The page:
Noah Goodman and others at MIT have recently developed an A.I. based program for determining who would send e-mail to whom at a fictitious company. However, it’s not the application itself that is of interest. It’s the way that they carried out the computations. The program relies on probabilistic rules that get updated over time. It combines some of the original ideas of expert systems (using rules and implications) with the probabilistic approach that has been successful in recent years.
The research team admits that it doesn’t have a final solution on how this should be accomplished. It currently is too computationally intensive.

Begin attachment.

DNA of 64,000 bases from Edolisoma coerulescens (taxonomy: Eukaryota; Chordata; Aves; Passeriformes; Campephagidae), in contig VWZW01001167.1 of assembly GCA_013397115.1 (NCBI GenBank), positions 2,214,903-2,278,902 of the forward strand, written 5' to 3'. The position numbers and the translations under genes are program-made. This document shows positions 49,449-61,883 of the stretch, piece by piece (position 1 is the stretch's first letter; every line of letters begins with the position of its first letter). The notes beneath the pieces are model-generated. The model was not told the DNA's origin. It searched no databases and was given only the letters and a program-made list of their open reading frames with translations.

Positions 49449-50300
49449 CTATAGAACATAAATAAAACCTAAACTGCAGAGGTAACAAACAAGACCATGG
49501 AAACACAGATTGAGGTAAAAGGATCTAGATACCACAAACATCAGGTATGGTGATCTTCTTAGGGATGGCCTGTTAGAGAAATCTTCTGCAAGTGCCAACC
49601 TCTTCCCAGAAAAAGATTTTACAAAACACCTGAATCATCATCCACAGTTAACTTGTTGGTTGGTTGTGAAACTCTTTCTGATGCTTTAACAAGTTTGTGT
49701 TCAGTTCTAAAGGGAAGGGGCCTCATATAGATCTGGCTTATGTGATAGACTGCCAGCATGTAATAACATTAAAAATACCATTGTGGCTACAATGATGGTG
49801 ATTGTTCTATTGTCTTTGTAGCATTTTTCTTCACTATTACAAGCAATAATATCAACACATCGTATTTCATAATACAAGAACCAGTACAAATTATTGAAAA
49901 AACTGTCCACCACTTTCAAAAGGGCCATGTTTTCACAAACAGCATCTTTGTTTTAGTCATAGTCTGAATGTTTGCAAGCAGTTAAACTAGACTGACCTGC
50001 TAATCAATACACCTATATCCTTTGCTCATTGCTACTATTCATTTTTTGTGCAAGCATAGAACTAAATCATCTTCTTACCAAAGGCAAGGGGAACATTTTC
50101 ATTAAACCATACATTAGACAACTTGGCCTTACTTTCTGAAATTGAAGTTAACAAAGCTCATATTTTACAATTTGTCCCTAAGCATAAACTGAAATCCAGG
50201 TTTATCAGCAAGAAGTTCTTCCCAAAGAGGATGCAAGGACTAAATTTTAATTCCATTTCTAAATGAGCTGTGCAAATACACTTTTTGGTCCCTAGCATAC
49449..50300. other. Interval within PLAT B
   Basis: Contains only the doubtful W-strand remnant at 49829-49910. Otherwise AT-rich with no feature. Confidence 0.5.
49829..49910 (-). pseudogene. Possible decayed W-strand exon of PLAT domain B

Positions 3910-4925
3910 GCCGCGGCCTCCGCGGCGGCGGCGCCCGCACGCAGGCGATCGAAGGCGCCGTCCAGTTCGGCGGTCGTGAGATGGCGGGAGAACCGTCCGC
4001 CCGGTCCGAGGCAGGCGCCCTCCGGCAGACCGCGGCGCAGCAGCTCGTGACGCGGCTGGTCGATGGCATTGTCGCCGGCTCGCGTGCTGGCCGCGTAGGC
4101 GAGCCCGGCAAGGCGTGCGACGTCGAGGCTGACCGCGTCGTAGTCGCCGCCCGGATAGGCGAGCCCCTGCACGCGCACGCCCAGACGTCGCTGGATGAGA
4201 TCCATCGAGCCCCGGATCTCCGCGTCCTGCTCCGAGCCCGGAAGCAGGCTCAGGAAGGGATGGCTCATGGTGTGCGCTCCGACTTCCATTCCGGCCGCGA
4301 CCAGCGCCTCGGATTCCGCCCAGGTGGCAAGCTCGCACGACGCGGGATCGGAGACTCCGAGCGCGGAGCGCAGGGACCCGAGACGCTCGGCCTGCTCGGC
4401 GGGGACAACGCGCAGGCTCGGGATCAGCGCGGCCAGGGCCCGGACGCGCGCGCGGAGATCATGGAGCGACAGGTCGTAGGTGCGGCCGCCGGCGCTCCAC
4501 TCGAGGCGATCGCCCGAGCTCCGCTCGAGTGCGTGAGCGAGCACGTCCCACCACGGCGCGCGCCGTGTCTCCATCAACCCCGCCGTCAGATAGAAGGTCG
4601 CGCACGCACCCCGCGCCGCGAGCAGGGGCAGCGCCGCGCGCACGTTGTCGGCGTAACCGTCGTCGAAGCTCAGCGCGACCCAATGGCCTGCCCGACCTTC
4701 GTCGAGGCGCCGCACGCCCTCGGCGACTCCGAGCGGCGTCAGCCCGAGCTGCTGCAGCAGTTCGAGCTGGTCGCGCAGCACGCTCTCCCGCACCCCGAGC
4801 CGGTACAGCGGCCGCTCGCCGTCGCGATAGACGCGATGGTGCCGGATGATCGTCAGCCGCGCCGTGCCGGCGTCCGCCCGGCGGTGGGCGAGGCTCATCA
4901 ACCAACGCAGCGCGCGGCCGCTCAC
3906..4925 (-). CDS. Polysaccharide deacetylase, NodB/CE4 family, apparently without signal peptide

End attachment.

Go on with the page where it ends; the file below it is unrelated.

Here are some random thoughts on this issue.
- This sounds like an ideal topic for O.R. researchers to get involved in. We also have expertise in logic and probabilistic reasoning.
- Humans are terrible at dealing with probabilities but we are pretty good at forming categories and recognizing patterns. Perhaps the A.I. system could be improved by using “flawed human reasoning.” For example, the system could be overconfident, just as humans are. It could rely too heavily on recent information. It could use very simple rules for updating probabilities. It could rely heavily on other program’s expertise, just as we rely on what other people think.
- Perhaps the best way of developing a “unified approach” is to concurrently use several approaches to arrive at conclusions, and refer to each approach as “an expert.” Then use a unifying approach that takes the expert opinions and arrives at a group opinion. I think that this is already done, but perhaps in slightly different ways than I am suggesting.